At present, there is no standard guideline for the treatment of PCE patients [1, 18, 29]. Optimal treatment depends on the severity of symptoms and the location of the cement embolus. For PCE patients with severe symptoms, most scholars still recommend surgical removal of embolus, followed by anticoagulant therapy [16, 22]. For patients with mild symptoms, anticoagulation and observation are the main method. However, there is no consensus on the specific anticoagulant time. Janssen et al. [17] suggests that patients with mild or asymptomatic PCE were all treated with anticoagulation for at least half a year. In our study, there were 34 patients with PCE, and only 6 patients had discomfort. After supportive treatment, we continued to give oral anticoagulant (rivaroxaban, Bayer Phama AG, Germany) for 1 month. If the patient had no any discomfort, the anticoagulant drugs would be stopped. Other 28 asymptomatic PCE patients were found 1 month after operation when they returned to the hospital for intravenous zoledronic acid to delay the progress of osteoporosis, no further anticoagulants were given due to no any discomfort. Up to now, there are no patients who need to return to the hospital for further treatment due to PCE. The specific anticoagulant time of PCE is still questionable [17, 28].

Our study also has its own limitations. First of all, this is a retrospective study, and there is a certain selective bias. We only retrospectively analyzed the patients who underwent pulmonary CT examination after surgery, and the detection time of postoperative CT varies according to whether the patients have discomfort or not. Secondly, because patients with OVCFs often have calcification of cardiopulmonary vessels, sometimes it is difficult to distinguish them from bone cement embolism images under CT scan, which has a certain impact on our diagnosis. If pulmonary CT scan can be performed before operation, the influence of vascular calcification can be eliminated by preoperative and postoperative comparison. Besides, in addition to the risk factors mentioned above, other risk factors such as the viscosity of bone cement and injection velocity are also factors that cannot be ignored. However, these factors cannot be specifically quantified, so we can only try our best to maintain their consistency during PKP/PVP procedure to minimize the impact on the study. Nevertheless, these factors still had some influence on our study.

Conclusion

PCE is a rare but serious complication in PKP or PVP. Its real incidence is underestimated due to the lack of postoperative pulmonary imaging examination. The number of involved vertebrae, fracture location, operation timing, and operation methods are independent risk factors for PCE. In order to reduce the incidence of PCE, the above risk factors should be fully considered before operation. Other risk factors associated with PCE and the duration of anticoagulation after PCE are still unclear, so further multicenter prospective studies and long-term follow-up are recommended.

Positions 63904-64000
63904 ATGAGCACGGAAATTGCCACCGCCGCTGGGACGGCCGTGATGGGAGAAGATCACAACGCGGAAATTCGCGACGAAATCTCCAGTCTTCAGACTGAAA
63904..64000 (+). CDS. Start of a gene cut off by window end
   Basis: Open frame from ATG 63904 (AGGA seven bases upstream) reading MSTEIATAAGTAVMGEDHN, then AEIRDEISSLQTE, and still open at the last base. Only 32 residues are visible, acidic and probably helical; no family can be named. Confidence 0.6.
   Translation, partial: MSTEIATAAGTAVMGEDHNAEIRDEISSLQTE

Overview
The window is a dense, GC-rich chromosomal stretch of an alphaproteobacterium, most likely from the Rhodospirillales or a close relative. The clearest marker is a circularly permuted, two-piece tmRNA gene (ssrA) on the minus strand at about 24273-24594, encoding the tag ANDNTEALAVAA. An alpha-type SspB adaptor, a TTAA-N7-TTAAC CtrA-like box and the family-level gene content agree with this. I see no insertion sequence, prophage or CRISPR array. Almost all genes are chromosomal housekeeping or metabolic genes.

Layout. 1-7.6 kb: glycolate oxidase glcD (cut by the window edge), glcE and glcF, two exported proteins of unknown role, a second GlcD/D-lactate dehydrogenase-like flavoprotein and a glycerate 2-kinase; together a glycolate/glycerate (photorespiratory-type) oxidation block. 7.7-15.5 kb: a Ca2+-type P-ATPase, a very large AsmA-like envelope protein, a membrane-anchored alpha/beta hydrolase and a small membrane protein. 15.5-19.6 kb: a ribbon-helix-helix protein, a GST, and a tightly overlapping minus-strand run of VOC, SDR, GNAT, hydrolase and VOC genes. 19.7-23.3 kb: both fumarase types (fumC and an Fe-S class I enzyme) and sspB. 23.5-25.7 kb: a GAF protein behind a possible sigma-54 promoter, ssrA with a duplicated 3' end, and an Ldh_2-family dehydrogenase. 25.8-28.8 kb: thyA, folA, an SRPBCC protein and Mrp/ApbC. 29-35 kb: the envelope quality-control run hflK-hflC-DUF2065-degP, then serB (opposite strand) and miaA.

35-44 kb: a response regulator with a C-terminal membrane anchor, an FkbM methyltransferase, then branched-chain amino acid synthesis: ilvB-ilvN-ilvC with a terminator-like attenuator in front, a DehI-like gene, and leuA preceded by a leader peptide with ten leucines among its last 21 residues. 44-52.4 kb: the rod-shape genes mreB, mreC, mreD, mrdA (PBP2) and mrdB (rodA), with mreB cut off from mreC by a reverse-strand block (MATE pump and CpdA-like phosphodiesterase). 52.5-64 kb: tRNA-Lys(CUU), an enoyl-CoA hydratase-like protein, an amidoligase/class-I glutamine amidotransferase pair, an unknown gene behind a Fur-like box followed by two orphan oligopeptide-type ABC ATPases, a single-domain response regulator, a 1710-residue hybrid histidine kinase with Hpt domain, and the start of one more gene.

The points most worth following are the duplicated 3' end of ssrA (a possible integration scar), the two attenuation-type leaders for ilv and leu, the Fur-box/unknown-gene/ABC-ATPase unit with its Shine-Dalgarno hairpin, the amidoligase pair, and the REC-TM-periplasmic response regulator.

Availability of data and materials

The datasets used and/or analyzed during the current study are available from the corresponding author on reasonable request.

Abbreviations

PCE:

Pulmonary cement embolism

PVP:

Percutaneous vertebroplasty

PKP:

Percutaneous kyphoplasty

OVCF:

Osteoporotic vertebral compression fracture

CT:

Computed tomography

PMMA:

Polymethylmethacrylate

BMD:

Bone mineral density

DXA:

Dual energy X-ray absorptiometry

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XW designed the research plan and wrote the paper; DZ made the statistical analysis of the research data and assisted XW in writing the paper; SD, BS, and WD were in charge of data collection. The author(s) read and approved the final manuscript.

Corresponding author

Correspondence to Xifa Wu.

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Written informed consent was obtained from each patient and this study was approved by Ethics Committee of Yantaishan Hospital and Zibo Central Hospital.

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The authors declare that they have no competing interests.

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Zou, D., Dong, S., Du, W. et al. Risk factor analysis of pulmonary cement embolism during percutaneous vertebroplasty or kyphoplasty for osteoporotic vertebral compression fractures. J Orthop Surg Res 16, 312 (2021). https://doi.org/10.1186/s13018-021-02472-9

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Keywords

  • Vertebroplasty
  • Kyphoplasty
  • Pulmonary cement embolism
  • Osteoporosis
  • Vertebral compression fracture